Anyone ridden Hwy 1A Calgary to Canmore? I'd think that would be a better route than the freeway with higher speeds.


What happens when the SW Ring Road creates a moat around Calgary? From the project plans they're doing a wide sidewalk/MUP north-south from Westhills area into Discovery, but no real links back to Hwy 8 never mind Upper Springbank.

Calgary as a whole, cycling's become too politicized, has rested on its laurels with the downtown cycle track and is probably going to be passed by the other 10 largest Canadian cities. Also the tracks are still in their temporary, pilot, configuration and could be under threat for cheap and easy removal after a municipal election. Are people in Calgary concerned about this? Ten years after the Burrard Bridge installation, now that there is construction at one end, there's a petition making the media rounds about removing the separated bike lanes. Calgary should be making the lanes more permanent.
Reply With Quote
     
     
  #51  
Old Posted Aug 27, 2017, 10:49 PM
Doug Doug is offline
Registered User
 
Join Date: Jul 2001
Posts: 8,185
Quote:
Originally Posted by ClaytonA View Post
Anyone ridden Hwy 1A Calgary to Canmore? I'd think that would be a better route than the freeway with higher speeds.


What happens when the SW Ring Road creates a moat around Calgary? From the project plans they're doing a wide sidewalk/MUP north-south from Westhills area into Discovery, but no real links back to Hwy 8 never mind Upper Springbank.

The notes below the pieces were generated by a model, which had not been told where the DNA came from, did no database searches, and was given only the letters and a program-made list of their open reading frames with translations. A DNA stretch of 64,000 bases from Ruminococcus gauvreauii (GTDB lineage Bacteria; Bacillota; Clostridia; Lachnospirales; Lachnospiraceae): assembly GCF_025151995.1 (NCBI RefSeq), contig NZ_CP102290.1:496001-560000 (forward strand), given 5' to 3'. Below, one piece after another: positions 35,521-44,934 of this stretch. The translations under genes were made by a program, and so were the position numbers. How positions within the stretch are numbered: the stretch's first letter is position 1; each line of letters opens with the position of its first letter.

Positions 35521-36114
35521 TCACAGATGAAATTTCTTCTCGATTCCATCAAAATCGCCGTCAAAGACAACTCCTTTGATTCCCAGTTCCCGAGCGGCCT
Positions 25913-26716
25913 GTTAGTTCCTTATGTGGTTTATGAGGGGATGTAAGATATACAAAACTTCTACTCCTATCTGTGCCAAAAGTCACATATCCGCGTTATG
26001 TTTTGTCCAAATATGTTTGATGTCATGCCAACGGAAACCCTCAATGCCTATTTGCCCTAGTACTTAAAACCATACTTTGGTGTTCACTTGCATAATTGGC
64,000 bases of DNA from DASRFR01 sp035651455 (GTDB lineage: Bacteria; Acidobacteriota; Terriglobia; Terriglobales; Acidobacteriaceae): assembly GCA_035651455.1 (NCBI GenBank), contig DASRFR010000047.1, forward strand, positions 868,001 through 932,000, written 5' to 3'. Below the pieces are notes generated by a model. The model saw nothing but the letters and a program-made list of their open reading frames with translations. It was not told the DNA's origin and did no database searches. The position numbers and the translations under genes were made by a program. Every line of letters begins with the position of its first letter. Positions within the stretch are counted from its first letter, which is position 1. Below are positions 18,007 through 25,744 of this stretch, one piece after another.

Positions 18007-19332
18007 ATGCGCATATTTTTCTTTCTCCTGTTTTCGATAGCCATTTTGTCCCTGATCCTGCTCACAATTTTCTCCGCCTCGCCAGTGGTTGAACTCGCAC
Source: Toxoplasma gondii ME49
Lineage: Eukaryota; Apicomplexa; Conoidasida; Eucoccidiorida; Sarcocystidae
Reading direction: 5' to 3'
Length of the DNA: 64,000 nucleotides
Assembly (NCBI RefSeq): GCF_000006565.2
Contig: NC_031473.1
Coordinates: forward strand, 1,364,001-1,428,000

Calgary as a whole, cycling's become too politicized, has rested on its laurels with the downtown cycle track and is probably going to be passed by the other 10 largest Canadian cities. Also the tracks are still in their temporary, pilot, configuration and could be under threat for cheap and easy removal after a municipal election. Are people in Calgary concerned about this? Ten years after the Burrard Bridge installation, now that there is construction at one end, there's a petition making the media rounds about removing the separated bike lanes. Calgary should be making the lanes more permanent.
The 1a is very unsafe due to bad drivers. Talk to lawyers and crown prosecutors - that stretch has some of the worst incidences of impaired driving in the province.
Reply With Quote
     
     
  #52  
Old Posted Aug 28, 2017, 2:43 PM
Coldrsx's Avatar
Coldrsx Coldrsx is offline
Community Guy
 
Join Date: Dec 2003
Location: Edmonton
Posts: 49,222
1A is an amazing road to drive quickly on, but also quite beautiful for biking. I have done both a recommend the same.
__________________
"The destructive effects of automobiles are much less a cause than a symptom of our incompetence at city building" - Jane Jacobs 1961ish

Wake me up when I can see skyscrapers
Reply With Quote
     
     
  #53  
Old Posted Aug 28, 2017, 4:01 PM
TorontoDrew's Avatar
TorontoDrew TorontoDrew is offline
Registered User
 
Join Date: Nov 2014
Location: Riverside/Sunshine Coast